The invitation to speak at the Columbia Scholastic Press Association (CSPA) national convention is truly an honor. I spent most of my high school years attending or even competing to attend similar events. I always came back inspired and excited to try out the ideas that were presented and discussed. I am indebted to the many educators and professionals who donated their time, talent and money to help me build a strong foundation that would set the tone of my life and career for many years to come.

The directors and board of CSPA are educators and professionals who are fiercely dedicated to their students and make great sacrifices each year to pull off both Fall and Spring conventions. Twice a year, they come together with an army of guest speakers to inspire and instruct students from around the world. Their enthusiasm is contagious.

So, when I found myself presenting in the Joseph Pulitzer World Room, the very room where the Pulitzer Prizes are announced each year, I hoped that my presentation would rise to the occasion.

Serving as Executive Director of Uncharted has given me firsthand experience in taking ideas, often seemingly ridiculous and outrageous ones at that, and making them happen, usually with limited resources and staff. So I wanted to show students, perhaps from schools with small budgets, how to be successful on the web notwithstanding.

This expertise is likely something I would never have achieved had it not been for the devotion of others sacrificing their time to present at conferences during my high school and college years. I’m grateful for the opportunity to give back to students now what others did for me.

And it looks like I’ll be back again. CSPA has invited me to speak at their Spring convention. My thanks goes out to all those, who over the years took time to help me get going in my career. My commitment is to do the same for others.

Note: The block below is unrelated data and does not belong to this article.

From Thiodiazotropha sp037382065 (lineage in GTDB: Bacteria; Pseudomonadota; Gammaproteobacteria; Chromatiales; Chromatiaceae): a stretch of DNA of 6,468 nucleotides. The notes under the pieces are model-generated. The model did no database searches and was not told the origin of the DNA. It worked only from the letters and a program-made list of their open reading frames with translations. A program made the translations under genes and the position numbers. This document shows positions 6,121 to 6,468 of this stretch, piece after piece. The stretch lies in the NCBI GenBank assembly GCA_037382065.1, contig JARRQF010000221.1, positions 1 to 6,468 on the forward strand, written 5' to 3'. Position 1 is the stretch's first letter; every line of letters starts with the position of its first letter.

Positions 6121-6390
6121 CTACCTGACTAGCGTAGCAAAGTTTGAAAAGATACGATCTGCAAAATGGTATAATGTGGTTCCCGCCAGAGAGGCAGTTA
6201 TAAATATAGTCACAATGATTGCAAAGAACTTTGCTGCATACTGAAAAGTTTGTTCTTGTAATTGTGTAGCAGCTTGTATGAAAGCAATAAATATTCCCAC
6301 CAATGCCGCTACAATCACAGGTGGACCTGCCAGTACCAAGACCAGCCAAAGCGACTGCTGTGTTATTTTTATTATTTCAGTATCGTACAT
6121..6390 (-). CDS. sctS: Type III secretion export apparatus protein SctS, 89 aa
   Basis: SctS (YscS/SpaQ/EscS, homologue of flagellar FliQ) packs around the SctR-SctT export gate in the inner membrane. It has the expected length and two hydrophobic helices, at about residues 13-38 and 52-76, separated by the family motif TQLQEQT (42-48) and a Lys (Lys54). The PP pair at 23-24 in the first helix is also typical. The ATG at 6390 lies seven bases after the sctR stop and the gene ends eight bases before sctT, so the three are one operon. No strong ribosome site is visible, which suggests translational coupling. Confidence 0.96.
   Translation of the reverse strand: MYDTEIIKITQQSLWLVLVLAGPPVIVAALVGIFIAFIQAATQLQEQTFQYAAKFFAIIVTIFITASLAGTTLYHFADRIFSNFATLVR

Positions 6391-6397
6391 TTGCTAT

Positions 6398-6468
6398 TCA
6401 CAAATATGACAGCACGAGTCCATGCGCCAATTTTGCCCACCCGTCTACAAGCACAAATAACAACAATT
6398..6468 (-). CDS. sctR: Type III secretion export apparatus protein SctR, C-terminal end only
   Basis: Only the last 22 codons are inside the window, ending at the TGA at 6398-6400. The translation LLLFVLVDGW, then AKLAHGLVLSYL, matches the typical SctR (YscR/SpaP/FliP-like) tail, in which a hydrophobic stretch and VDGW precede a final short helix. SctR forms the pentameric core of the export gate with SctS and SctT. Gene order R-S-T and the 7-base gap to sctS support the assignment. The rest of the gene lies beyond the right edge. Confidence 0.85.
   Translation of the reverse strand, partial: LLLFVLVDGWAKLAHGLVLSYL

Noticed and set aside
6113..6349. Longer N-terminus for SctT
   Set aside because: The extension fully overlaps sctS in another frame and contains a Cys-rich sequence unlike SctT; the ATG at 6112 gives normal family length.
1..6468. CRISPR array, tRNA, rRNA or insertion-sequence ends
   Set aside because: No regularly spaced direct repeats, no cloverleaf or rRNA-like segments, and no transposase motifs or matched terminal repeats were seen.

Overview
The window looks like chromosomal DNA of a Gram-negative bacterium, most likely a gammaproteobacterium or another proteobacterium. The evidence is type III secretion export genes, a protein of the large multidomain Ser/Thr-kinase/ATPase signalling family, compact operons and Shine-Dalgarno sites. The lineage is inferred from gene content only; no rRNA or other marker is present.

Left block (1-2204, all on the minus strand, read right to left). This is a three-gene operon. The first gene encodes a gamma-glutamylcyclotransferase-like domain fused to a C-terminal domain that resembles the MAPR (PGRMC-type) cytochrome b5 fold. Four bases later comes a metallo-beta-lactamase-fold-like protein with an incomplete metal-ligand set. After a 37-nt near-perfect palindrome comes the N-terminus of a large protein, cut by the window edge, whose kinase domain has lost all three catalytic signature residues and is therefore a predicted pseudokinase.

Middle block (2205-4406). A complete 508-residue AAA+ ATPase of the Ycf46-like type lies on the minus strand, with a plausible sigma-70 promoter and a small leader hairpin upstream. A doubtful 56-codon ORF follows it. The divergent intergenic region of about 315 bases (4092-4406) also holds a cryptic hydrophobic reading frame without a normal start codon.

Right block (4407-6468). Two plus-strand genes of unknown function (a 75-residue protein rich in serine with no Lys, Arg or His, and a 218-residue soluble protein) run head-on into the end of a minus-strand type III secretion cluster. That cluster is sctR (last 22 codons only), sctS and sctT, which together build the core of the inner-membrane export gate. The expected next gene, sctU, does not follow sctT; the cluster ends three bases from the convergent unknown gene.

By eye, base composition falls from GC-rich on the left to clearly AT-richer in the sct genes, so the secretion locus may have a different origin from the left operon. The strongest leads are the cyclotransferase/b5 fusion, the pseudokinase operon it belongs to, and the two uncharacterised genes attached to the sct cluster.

Alan Murray is Executive Director of Uncharted.
He likes sea horses and snowshoes, and
frequently has the urge to leave the country.
To contact Alan, feel free to write to

Monday, November 2, 2009


I promise we're not trying to annoy you. We leave that up to easy listening radio.

But seriously, we need to apologize for the, well, it's not quite a flood of e-mails announcing our most recent update, but it's not exactly the concise, neat little package we had hoped when we added these notification e-mails to the mix. But because we noticed a rather important photo was missing from the photoset, we added it. That sent out a notification. Then it needed a caption. That sent out another notification. And so on. We've settled down now. I think Andrew, our design guru, put it best when he said "You never know how things are going to work until you try them out." And that's what we're doing. Trying things out.

And in trying things out, we make mistakes. That's normal. But we do sincerely apologize for the four or so update e-mails you received from us over the past weekend, and we promise to do better in the future. Be patient with us in our affliction for some day, we may actually get this right. We're working on a fix that will allow us (and you) to tweak your captions, stories and such without spamming everyone in the universe. We'll keep you up to date on what's going on. In the meantime, keep feeding us information on how we can improve. Drop us a line through a comment on this blog or via our e-mail at . We look forward to hearing more from you, just as you likely look forward to hearing less from us.